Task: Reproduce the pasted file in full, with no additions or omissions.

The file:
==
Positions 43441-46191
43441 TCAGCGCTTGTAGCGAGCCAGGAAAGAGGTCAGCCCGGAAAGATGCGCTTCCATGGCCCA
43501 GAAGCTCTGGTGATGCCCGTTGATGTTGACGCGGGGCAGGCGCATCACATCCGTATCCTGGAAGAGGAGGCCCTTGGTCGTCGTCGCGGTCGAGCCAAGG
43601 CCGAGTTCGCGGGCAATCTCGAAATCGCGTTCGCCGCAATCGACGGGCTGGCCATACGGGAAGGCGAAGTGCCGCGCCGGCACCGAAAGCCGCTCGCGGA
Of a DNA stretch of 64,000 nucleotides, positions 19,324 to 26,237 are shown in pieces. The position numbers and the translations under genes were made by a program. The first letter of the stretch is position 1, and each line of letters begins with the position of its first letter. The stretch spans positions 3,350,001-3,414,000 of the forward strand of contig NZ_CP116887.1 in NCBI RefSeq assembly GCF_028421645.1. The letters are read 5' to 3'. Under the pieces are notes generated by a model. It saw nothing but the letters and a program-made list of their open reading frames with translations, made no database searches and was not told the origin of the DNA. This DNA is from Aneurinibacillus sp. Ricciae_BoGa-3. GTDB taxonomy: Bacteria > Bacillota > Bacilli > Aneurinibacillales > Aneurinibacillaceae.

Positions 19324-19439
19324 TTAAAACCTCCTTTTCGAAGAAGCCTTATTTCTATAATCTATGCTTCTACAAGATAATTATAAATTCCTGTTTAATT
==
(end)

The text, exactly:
Positions 43441-46191
43441 TCAGCGCTTGTAGCGAGCCAGGAAAGAGGTCAGCCCGGAAAGATGCGCTTCCATGGCCCA
43501 GAAGCTCTGGTGATGCCCGTTGATGTTGACGCGGGGCAGGCGCATCACATCCGTATCCTGGAAGAGGAGGCCCTTGGTCGTCGTCGCGGTCGAGCCAAGG
43601 CCGAGTTCGCGGGCAATCTCGAAATCGCGTTCGCCGCAATCGACGGGCTGGCCATACGGGAAGGCGAAGTGCCGCGCCGGCACCGAAAGCCGCTCGCGGA
Of a DNA stretch of 64,000 nucleotides, positions 19,324 to 26,237 are shown in pieces. The position numbers and the translations under genes were made by a program. The first letter of the stretch is position 1, and each line of letters begins with the position of its first letter. The stretch spans positions 3,350,001-3,414,000 of the forward strand of contig NZ_CP116887.1 in NCBI RefSeq assembly GCF_028421645.1. The letters are read 5' to 3'. Under the pieces are notes generated by a model. It saw nothing but the letters and a program-made list of their open reading frames with translations, made no database searches and was not told the origin of the DNA. This DNA is from Aneurinibacillus sp. Ricciae_BoGa-3. GTDB taxonomy: Bacteria > Bacillota > Bacilli > Aneurinibacillales > Aneurinibacillaceae.

Positions 19324-19439
19324 TTAAAACCTCCTTTTCGAAGAAGCCTTATTTCTATAATCTATGCTTCTACAAGATAATTATAAATTCCTGTTTAATT